PIRA: European Spot Gas Prices Dropping

PIRA: European Spot Gas Prices Dropping

PIRA Energy Group reports that spot gas prices in Europe are going down. In the U.S., regional price risks rise due to hefty hole left in N.A. storage. In Europe, to prevent the price of spot gas from falling any further, the removal of additional supply is going to be needed.

On the heels of high spot prices scaring away buyers in Asia comes the second quarter, where low spot prices are scaring away sellers from marketing to Europe. Spot gas prices in Europe are dropping like a stone, which provides additional incentives for Europe’s LNG buyers to divert cargos in the months to come. PIRA has lowered its outlook for European LNG imports over the next two quarters and may have to lower them further. These changes in the European landscape will add additional supply to the global LNG balances and offer something of an offset to the maintenance closures during the second quarter.

Regional Price Risks Rise due to Hefty Hole Left in N.A. Storage

The N.A. market has made it through the 2013-2014 heating season without firm curtailments. More important, with heating loads now in seasonal decline and scarcity risks over, regional basis is beginning to normalize. Yet, without year-on-year losses in the power sector, storage refills face headwinds. Indeed, while segments of the Consuming East are well positioned to refill storage via access to still growing local production, bottlenecks that restrict net exports to the rest of the region and elsewhere in the U.S. would tighten gas balances and thus yield upward price pressures this summer.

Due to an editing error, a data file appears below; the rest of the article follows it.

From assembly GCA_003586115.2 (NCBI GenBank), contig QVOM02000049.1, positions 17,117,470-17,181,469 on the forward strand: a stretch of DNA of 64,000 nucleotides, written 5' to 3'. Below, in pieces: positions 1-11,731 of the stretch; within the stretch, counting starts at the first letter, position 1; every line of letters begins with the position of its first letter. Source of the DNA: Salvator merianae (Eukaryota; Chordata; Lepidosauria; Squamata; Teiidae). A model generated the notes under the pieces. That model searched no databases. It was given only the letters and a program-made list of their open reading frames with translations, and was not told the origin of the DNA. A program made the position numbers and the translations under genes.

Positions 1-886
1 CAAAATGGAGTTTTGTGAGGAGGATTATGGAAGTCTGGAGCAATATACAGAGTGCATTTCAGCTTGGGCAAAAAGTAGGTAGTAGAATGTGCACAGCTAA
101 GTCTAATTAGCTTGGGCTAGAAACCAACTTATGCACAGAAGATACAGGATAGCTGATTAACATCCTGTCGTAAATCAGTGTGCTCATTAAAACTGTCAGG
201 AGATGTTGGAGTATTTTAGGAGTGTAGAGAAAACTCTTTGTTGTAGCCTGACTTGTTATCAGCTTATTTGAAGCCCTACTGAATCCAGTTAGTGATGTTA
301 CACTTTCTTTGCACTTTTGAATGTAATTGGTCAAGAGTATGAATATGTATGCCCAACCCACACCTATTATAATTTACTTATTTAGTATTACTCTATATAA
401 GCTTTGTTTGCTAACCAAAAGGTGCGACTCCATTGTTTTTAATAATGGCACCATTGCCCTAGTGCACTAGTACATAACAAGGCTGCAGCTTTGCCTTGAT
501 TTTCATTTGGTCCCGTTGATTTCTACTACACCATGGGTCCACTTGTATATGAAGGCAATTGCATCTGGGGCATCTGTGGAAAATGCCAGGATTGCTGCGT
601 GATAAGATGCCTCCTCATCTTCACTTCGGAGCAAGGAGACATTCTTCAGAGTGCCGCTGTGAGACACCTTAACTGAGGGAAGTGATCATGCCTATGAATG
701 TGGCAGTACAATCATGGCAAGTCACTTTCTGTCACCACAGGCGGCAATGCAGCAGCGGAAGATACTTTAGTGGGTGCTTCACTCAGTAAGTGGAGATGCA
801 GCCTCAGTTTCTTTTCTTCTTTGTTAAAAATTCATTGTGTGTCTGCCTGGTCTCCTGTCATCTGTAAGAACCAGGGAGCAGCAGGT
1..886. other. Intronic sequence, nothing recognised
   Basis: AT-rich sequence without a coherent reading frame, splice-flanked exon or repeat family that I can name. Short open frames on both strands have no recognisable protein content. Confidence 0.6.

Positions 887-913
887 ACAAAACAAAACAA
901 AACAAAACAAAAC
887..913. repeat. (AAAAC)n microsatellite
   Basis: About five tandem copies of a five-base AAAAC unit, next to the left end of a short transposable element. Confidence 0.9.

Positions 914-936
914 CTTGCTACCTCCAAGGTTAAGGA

Removal of Additional Supply Might Be Needed

If European gas suppliers want to prevent the price of spot gas from falling any further, the removal of additional supply is going to be needed. More diversions of LNG will occur, but it will not be enough, so supply decreases will have to be broader based. Supply cuts thus far have come almost exclusively from Russia and the Netherlands. PIRA expects more aggressive decreases from both. Dutch production is more exposed to weaker spot prices than Russian production, so it is likely to offer a greater response in the weeks ahead. Russian gas production is already down significantly below what is normal for this time of year, but we have not yet seen a corresponding decrease in exports.

Press Release, April 10, 2014


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